John Bell, an engineer who spent his career working at Boeing while he made wine in his Everett garage, is among those who regard the Wine Society's work with fond nostalgia. Now the owner of a successful boutique winery, Willis Hall, he's also a longtime Society board member who appreciates what the Society has done as a catalyst for wine education and appreciation, "to the point where that mission has now been taken up by a plethora of individuals and groups."

"We are proud of our accomplishments," Bell says. "It's the end of an era, but it was truly a bright era, wasn't it?"

Thursday, May 24, 2012

The Price is Right!

Master Sommelier Thomas Price
Thomas Price, the lead sommelier at Metropolitan Grill, has been awarded the top rank of Master Sommelier by the Court of Master Sommeliers. He joins Shane Bjornholm and Joseph Linder of Seattle in the elite organization, which counts fewer than 120 members.

Met Grill was named Restaurant of the Year earlier this year by the Washington Wine Commission for its commitment to local wine producers. Price heads a wine team of eight professionals. His cellar of 13,000 bottles (he's the chief buyer, too) includes some 600 different labels. Around 200 of the wines are Italian, there's another 100 Burgundies, as well as all the top Bordeaux. There's even Chateau Ste. Michelle Riesling. But Met Grill is a steak house, and his customers drink 500 bottles a week, and even though one can drink riesling with beef, Price admits, "We make out money with cabernet."

Earlier this year, Price had been a candidate for TopSomm, a competition of leading sommeliers. He was eliminated in the semi-finals but called the experience a practice run for the final leg of his certification as a Master Sommelier. He was one of only four successful Master Sommelier candidates nationwide this year.

Metropolitan Grill, 820 Second Avenue, Seattle. 206-624-3287

Thursday, May 17, 2012

Duke's new slant on Happy Hour

Katy's Naughty Lemonade
Classic drinks, highballs to be specific,  served in slanted glasses. That's all there is to it. Seven of them, from a traditional bloody mary to "All the Rootie" (bourbon & root beer). 

Seven new Happy Hour sliders, including a caprese salad of Laura Chenel goat cheese with homemade pesto and a sliced tomato on a mini flour tortilla ($2.50), Bay shrimp slider ($3), Dungeness Crab & avocado slider ($3.90).

Those old-timey plastic animals are supposed to remind you which one's your drink. After the third one, they just got me confoozled.

Can't beat the Lake Union waterfront on a fine afternoon. 

Duke's Chowder House at Chandler's Cove on Lake Union, 901 Fairview Ave. N., Seattle 206-385-9963  Duke's Chowder House (Lake Union) on Urbanspoon

Sunday, April 22, 2012

Moscato Rosa: Not self-pollinated

The gent holding the bottle is Andi Punter, export manager for Franz Haas, a winery that's been in business since 1881. The Haas family has about 125 acres in a tiny region of northern Italy called Alto Adige, which grows barely one percent of Italy's wine.
The limited supply didn't deter the region's consortium of wine producers from holding a seminar and tasting in Seattle last week, however.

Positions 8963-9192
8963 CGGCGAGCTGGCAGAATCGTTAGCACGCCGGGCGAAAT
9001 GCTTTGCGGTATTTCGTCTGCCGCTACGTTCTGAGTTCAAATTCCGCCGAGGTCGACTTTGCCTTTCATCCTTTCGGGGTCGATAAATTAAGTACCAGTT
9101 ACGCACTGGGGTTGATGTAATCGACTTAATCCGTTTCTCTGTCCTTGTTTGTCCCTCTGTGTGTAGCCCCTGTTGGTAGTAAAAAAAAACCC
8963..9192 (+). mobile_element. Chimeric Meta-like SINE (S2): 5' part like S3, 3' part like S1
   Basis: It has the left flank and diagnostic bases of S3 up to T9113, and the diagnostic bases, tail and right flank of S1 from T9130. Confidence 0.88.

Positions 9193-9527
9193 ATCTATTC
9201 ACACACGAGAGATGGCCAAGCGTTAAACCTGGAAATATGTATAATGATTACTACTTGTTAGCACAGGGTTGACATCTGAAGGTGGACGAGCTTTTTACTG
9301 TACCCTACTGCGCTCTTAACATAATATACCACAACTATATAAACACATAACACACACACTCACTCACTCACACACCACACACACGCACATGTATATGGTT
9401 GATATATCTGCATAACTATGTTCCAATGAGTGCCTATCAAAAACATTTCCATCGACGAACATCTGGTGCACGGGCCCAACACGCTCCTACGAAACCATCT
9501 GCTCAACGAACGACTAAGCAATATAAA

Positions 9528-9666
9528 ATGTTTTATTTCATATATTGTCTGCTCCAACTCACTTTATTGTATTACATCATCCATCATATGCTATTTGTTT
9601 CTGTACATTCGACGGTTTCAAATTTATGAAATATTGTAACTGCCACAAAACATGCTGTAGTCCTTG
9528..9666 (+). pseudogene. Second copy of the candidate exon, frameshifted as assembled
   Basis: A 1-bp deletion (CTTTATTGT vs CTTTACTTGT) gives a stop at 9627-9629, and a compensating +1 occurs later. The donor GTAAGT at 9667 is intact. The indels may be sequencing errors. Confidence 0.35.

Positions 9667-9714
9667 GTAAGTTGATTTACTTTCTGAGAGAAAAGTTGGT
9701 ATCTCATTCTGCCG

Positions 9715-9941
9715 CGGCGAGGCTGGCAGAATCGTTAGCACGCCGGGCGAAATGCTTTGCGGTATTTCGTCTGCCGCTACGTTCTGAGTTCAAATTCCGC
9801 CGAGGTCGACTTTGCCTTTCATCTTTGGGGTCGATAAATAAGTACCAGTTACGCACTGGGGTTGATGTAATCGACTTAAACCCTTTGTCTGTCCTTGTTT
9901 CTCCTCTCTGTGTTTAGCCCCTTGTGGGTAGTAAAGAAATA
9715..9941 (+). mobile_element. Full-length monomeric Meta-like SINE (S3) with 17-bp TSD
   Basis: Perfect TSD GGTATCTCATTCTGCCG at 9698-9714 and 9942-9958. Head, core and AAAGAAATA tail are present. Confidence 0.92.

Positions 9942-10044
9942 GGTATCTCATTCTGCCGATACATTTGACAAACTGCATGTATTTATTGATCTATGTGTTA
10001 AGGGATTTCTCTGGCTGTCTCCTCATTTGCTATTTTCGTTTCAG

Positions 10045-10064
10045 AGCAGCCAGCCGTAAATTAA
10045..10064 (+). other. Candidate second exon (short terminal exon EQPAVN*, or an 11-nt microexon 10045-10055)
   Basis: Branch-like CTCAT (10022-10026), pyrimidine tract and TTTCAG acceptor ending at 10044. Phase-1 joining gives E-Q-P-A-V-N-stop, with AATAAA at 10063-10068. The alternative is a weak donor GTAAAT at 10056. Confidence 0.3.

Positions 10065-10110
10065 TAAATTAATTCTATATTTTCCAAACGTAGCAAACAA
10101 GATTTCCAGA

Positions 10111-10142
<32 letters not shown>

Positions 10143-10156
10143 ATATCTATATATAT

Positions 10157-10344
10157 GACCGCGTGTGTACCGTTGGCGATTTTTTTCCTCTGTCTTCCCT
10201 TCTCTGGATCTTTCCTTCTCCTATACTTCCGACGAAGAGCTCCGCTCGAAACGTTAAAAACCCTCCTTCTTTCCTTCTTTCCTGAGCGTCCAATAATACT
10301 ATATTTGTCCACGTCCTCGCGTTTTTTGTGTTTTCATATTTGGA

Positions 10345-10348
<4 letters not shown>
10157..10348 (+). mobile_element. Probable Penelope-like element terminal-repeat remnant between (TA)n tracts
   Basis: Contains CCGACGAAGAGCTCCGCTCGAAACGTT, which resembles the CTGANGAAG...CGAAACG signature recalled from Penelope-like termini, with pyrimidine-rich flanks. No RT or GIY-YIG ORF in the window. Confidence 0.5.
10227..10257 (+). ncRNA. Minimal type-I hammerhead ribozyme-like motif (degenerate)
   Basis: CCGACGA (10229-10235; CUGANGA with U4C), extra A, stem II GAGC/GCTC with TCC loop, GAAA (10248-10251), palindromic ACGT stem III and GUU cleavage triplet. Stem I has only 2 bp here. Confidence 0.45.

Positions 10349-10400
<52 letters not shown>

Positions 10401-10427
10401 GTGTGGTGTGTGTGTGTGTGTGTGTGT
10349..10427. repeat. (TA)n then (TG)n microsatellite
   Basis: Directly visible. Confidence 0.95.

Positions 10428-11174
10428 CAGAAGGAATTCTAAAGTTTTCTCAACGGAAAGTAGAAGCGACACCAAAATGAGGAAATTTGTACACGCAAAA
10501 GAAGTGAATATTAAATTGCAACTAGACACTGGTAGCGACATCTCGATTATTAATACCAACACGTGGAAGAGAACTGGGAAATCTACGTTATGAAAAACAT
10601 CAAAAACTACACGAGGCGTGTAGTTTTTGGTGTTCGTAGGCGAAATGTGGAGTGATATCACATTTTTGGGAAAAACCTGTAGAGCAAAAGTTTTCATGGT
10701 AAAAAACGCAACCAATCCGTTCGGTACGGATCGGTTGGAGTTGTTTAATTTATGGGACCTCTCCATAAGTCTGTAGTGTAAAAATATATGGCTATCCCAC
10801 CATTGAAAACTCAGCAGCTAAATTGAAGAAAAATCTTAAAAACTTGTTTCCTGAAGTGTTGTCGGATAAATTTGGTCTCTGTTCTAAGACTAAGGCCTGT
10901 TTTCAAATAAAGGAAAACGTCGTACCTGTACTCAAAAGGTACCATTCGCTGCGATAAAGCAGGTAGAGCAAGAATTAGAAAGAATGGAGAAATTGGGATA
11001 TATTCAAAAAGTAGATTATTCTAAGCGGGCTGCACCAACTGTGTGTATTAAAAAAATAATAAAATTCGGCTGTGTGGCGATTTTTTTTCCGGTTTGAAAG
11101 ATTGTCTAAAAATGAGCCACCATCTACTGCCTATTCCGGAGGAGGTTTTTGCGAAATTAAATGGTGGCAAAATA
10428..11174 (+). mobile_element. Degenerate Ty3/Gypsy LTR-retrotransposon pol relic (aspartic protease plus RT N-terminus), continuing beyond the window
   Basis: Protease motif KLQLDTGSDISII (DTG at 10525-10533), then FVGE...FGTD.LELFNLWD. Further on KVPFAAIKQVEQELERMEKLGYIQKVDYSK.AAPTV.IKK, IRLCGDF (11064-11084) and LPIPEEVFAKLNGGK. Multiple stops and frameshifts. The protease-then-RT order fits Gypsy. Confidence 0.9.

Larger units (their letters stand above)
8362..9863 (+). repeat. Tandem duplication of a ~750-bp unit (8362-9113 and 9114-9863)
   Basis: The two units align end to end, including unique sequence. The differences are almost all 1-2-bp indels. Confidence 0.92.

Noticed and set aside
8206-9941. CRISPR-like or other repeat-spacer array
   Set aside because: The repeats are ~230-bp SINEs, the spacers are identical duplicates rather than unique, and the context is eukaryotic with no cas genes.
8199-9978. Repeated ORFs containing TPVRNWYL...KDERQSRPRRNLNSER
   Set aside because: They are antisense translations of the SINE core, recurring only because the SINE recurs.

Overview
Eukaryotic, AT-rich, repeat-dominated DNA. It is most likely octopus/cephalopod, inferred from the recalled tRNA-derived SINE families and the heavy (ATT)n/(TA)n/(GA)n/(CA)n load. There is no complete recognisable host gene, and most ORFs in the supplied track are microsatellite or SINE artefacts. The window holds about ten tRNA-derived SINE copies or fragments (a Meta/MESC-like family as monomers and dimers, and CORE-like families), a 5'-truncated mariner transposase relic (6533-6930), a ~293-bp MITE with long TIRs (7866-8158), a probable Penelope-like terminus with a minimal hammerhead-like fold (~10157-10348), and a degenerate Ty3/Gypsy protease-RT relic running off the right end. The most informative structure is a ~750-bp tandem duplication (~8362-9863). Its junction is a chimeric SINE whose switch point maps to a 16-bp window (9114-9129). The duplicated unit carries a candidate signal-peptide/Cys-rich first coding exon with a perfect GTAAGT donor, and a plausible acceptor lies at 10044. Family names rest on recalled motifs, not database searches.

Alto Adige, on Italy's border with Austria, is known also as Süd Tirol; German is one of its official languages. The Adige river forms a deep and wide valley (good land for apple trees), while the surrounding hillsides are covered in steep Alpine forests and about 30,000 acres of vineyards (roughly comparable to Washington State, though at much higher elevations). The altitude guarantees 300 days of warm sunshine, while the northerly latitude produces sharp differences between daytime high temperatures and nighttime lows (again, comparable to Washington).

Annual wine production, by 15 coöps and over 100 independent growers, hovers around 9 million gallons (45 million bottles), a third of which is exported, mostly to neighboring Germany and Switzerland, though the United States does import a goodly amount. The most widely planted white varieties are internationally known standbys pinot grigio, gewurztraminer, chardonnay and pinot blanc; the two leading reds, on the other hand, are indigenous: schiava and lagrein, followed by pinot noir, merlot and cabernet.

Just one third of one percent of the Alto Adige's grapes are a variety called moscato rosa, and that's what's in the Franz Haas bottle. The backstory is fascinating. Vinifera vines are hardy and resourceful plants; their roots will burrow through bedrock to reach moisture, their DNA programs them to produce vast numbers of offspring (the seeds inside the grapes). What we think of as viticulture is basically the grower's attempt to curb and channel the plant's reproductive enthusiasm into a limited number of grapes. First, though, the stamens of the budding fruit must be pollinated. Vinifera plants are normally self-pollinating, but the Alpine winds in the Alto Adige overpower the buds of moscato rosa. Instead, as Andi Punter explained to me, the growers have to wait for bees to visit the vineyards.

Is that why the Franz Haas moscato rosa has aromas of roses? Cloves, too! More so here than elsewhere (Alsace, Portugal, Sicily) where the grape is used to make sparkling pink wines that have a candied flavor. In any event, there's not that much moscato rosa to begin with; yields are very low compared to other varieties. It's not a late harvest or a passito, it's just a remarkable wine. The Franz Haas bottling is regularly awarded the coveted "Tre Bichieri" rating by Italy's benchmark Gambero Rosso wine guide. The half bottle sells for $49